_Conductors – Bernstein

Bernstein – Conducts Symphonic Dances from West Side Story

More music written or performed by Leonard Bernstein (1918-1990)

More Orchestral Spectaculars

  • This vintage Columbia stereo pressing boasts outstanding Double Plus (A++) sound or close to it from first note to last
  • The best copies are out of this world, reproducing some of the most dynamic, exciting, richest, and most spacious sound we have ever heard from Columbia records, especially those conducted by Leonard Bernstein
  • The music is wonderful of course, with the Suites giving you all the best parts of his marvelous compositions with none of the filler
  • These vibrant orchestrations are played with tremendous energy, and that, coupled with rich and tubey analog sound, combine for an especially immersive and engrossing listening experience, particularly on side one here
  • For those of you playing along at home, it should be obvious why side one earned the higher grade – some of the qualities important to the sound are in greater abundance on side one, and this is not in any way difficult to hear

This is one of the great Columbia recordings. I suspected it might have been done at their legendary Columbia studios in New York but I was wrong, Manhattan Center’s huge stage served as the venue. Either way the sound is no less glorious.

One of the biggest advantages this copy had over most of what we played is fuller brass. The shrill sounding horns on most Columbia albums is what gets them tossed into the trade pile. Fortunately for us audiophiles who care about these sorts of things, the sound here is rich and clean, with solid, deep bass. The stage is huge, with the multi-miking kept to a minimum so that you can really hear the space this big group of musicians occupies.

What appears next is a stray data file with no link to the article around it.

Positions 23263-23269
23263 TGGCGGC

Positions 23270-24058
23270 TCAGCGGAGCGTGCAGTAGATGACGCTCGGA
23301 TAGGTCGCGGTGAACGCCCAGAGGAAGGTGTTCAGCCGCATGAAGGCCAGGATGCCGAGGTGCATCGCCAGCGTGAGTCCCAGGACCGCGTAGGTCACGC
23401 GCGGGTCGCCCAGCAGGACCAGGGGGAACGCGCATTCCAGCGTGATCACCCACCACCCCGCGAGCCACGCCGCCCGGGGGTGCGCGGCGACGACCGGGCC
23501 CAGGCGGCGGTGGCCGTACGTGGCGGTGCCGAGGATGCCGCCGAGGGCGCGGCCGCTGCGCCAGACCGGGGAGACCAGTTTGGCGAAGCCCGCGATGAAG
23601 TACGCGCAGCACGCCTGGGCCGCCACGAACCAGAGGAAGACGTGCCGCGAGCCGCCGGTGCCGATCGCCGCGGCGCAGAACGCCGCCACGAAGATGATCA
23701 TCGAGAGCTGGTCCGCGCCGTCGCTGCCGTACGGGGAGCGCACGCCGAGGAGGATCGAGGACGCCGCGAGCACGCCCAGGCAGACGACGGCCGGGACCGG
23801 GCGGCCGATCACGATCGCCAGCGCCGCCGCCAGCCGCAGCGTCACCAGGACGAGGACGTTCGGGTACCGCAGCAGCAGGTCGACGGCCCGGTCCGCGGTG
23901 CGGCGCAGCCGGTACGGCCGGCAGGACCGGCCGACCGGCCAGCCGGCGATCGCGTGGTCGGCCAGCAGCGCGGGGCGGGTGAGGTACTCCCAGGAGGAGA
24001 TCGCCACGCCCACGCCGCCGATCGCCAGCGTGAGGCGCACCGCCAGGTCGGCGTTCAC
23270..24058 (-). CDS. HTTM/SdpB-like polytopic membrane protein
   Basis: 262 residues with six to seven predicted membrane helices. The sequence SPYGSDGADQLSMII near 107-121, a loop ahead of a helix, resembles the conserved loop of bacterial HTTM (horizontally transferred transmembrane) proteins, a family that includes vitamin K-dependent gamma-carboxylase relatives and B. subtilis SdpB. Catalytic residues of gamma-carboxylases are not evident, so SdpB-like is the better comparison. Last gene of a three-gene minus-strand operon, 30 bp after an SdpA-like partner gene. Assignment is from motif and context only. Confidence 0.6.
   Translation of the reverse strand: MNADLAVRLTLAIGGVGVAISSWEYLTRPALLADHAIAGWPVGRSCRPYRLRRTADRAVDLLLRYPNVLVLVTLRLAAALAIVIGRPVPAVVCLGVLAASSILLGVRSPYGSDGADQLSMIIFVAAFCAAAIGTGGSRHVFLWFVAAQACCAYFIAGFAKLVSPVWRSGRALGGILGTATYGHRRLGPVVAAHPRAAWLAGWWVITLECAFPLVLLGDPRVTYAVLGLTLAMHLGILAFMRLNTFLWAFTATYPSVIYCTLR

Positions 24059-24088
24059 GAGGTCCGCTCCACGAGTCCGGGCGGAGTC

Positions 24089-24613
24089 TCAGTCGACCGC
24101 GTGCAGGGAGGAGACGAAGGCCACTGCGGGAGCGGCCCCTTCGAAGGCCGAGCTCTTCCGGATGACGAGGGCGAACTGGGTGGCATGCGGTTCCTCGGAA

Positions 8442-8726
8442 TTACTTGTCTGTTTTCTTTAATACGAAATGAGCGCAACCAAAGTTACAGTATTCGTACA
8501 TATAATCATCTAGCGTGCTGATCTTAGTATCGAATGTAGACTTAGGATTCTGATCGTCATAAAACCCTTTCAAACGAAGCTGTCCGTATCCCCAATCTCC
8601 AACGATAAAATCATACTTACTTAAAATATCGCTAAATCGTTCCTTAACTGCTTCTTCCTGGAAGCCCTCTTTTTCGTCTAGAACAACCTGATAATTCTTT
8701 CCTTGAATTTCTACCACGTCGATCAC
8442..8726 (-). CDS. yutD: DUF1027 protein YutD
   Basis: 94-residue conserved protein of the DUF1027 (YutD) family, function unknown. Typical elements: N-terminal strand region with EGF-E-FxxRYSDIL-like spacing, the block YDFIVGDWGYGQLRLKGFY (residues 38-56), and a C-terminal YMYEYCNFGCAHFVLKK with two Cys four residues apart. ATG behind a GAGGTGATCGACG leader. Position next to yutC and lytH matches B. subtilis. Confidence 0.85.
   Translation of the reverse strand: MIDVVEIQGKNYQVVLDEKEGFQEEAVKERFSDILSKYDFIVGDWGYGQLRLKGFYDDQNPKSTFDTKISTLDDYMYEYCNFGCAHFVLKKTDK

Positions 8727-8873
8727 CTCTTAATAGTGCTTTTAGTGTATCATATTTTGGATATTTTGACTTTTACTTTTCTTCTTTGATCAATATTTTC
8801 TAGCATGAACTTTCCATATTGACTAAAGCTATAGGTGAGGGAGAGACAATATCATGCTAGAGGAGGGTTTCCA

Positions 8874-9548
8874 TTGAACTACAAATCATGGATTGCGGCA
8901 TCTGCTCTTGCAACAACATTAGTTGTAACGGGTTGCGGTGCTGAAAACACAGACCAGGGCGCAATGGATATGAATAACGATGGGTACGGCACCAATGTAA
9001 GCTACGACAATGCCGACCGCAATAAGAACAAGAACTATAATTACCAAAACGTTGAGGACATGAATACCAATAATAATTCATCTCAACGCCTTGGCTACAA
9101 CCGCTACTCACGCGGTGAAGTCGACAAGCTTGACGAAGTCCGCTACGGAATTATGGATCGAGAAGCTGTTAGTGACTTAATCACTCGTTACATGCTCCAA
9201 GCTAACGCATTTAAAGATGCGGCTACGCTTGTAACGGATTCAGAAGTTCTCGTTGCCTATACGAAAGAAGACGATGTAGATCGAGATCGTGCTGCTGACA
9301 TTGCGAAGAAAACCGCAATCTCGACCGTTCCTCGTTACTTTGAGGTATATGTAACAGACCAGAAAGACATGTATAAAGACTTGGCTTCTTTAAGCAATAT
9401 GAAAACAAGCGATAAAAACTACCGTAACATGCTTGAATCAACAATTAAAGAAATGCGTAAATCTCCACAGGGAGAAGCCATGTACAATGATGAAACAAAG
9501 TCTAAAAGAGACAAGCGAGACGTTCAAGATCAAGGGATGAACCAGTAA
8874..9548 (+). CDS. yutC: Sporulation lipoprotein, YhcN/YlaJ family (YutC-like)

There is a HUGE amount of top end on this recording. Wildly splashing cymbals and other percussion instruments are everywhere, and they are a joy to hear. No original was as clean up top as this reissue, and without a clear, (mostly) distortion-free top end, the work will simply not sound the way Bernstein wanted it to.

All that percussion is in the score. The high-frequency energy – perhaps the most I have ever heard from any recording of his music — is there for a reason. He conducted his own score, and one can only assume he liked the way it came out. We sure did. (more…)

Bernstein / Symphonic Dances and the Need for Full Brass and Clean Cymbals

More music written or performed by Leonard Bernstein (1918-1990)

Hot Stamper Pressings of Orchestral Spectaculars

This reissue had the sound we were looking for!

One of the biggest advantages this copy had over most of what we played is fuller brass. The shrill sounding horns on most Columbia albums is what gets them tossed in the trade pile.

Fortunately for us audiophiles who care about these sorts of things, the sound here is rich and clean, with solid, deep bass. The stage is huge, with the multi-miking kept to a minimum so that you can really hear the space this big group of musicians occupies.

This pressing is a reissue, not a Six Eye original. The reason this particular LP beat every other pressing we played comes down to one specific quality — the top is dramatically cleaner and more extended.

There is a HUGE amount of top end on this recording. Wildly splashing cymbals and other percussion instruments are everywhere, and they are a joy to hear. No original was as clean up top as this reissue, and without a clear, (mostly) distortion-free top end, the work will simply not sound the way Bernstein wanted it to.

All that percussion is in the score. The high-frequency energy – perhaps the most I have ever heard from any recording of his music — is there for a reason. He conducted his own score, and one can only assume he liked the way it came out. We sure did.

In 1959 Columbia Let Leonard Bernstein Record an Awful Version of Scheherazade

More of the music of Rimsky-Korsakov (1844-1908)

Our Favorite Performance of Scheherazade

Even worse, they released it!

Bernstein’s performance here is far too slow to be taken seriously. This is a record you can find in the bins for five bucks, and for five bucks it’s worth picking up just to hear how awful it is.